At the same time she was teaching herself how to propagate woody plants, Diana began her own landscape installation business, specializing in water features. She says, “I’d get my inspiration from walking up creeks around New York State, finding waterfalls, and taking note of how the plants, rocks, and water all relate. It gave me ideas about how to lay out gardens.” The other big source of inspiration was seeing gardens in Japan on family trips there, especially to Kyoto.

TOP RIGHT: Acer palmatum ‘Wilson’s Pink Dwarf’ is a slow-growing, upright tree that maxes out at 8 to 10 feet tall. The leaves emerge in spring like tiny shrimp on the ends of the branches before becoming a pink-green and then light green through the summer months. Fall color is yellow and orange with hints of crimson at times. It can grow in sun or partial to dappled shade.
BOTTOM RIGHT: This is Acer palmatum ‘Kawahara no midori’ in the fall. Midori means “green.” It is pale green in the spring, becoming chartreuse green in the summer, and turning clear yellow in the fall. Another ornamental feature is the green new branches. It’s an upright, vase shape, medium-sized tree that does best in the shade; it will burn in the hot afternoon sun.
TOP LEFT: ‘Spotty Dotty’ mayapple (Podophyllum) pairs well with understory Japanese maples.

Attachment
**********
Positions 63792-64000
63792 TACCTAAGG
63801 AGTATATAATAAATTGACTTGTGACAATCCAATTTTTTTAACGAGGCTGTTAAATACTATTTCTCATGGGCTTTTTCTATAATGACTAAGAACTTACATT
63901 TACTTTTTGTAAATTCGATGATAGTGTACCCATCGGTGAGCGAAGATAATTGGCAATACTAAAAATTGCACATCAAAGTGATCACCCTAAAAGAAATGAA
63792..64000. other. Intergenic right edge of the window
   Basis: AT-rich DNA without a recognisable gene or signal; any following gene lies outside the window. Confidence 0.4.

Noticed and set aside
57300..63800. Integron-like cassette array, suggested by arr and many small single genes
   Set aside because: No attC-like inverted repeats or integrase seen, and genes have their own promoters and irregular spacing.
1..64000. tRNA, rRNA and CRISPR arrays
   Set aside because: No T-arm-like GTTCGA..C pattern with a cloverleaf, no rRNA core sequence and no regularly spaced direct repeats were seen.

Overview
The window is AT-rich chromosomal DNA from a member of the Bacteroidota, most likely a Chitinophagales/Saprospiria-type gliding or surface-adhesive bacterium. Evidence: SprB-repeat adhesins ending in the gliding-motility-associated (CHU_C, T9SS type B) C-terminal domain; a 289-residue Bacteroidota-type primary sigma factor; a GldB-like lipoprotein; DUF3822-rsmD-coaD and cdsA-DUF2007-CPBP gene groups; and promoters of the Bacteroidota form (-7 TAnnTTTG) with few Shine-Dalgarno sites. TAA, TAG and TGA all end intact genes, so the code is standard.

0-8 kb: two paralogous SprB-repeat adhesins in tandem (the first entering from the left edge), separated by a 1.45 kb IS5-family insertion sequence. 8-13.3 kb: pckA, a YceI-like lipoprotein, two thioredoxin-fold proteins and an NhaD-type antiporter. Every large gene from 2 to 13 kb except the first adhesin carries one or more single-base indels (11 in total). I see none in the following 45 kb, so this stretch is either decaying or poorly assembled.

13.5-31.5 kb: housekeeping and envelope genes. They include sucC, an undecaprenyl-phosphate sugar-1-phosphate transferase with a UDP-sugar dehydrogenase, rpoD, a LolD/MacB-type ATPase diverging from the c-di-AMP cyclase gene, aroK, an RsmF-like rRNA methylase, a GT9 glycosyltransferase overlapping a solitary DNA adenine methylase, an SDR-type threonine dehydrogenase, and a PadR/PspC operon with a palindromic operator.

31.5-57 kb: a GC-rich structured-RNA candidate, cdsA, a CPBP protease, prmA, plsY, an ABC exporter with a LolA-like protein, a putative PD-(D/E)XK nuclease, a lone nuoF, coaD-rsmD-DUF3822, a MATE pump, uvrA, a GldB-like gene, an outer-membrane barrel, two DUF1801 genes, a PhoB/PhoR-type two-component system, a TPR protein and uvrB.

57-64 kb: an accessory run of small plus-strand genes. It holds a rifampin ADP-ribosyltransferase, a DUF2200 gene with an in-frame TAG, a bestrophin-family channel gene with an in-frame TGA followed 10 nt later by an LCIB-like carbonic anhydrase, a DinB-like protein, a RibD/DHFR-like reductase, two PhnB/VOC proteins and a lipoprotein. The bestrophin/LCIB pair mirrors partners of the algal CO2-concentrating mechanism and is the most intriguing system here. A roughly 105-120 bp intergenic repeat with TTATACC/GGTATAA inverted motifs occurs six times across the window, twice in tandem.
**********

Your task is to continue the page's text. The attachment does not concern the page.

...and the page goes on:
BOTTOM LEFT: Acer palmatum ‘Lazy Leaf’ is a chunky upright form that matures at 10 feet tall and can grow in sun or shade. The summer foliage is medium green, and the fall color is orange and yellow.

Before long, Diana was selling maples via mail order, and in 2002 she started selling online when she was creating a large garden for a client who also designed websites. He created a site that Diana was very pleased with, and the online business took off fast. She says, “Word got around that my trees grow slower than West Coast trees, but they ‘caliper up’ faster, meaning that they are a fuller specimen at a young age, which people like. They look more like miniature trees with a nice shape as opposed to just a stick with two branches on it, which is what you can get in warmer growing climates.”


In some ways, Marcellus (Zone 5a) is an unlikely place to grow Japanese maples. The winter cold and winds can be pretty fierce. What does Diana advise people in climates like hers to do?

“First, avoid planting where you’ll have southwest winds if you can,” she says. “Water new plantings really well right to the point that the ground is persistently frozen, because the more hydrated the plant is going into winter, the better it can withstand the desiccating winds. Then, wrap the plant in burlap for at least the first two winters.”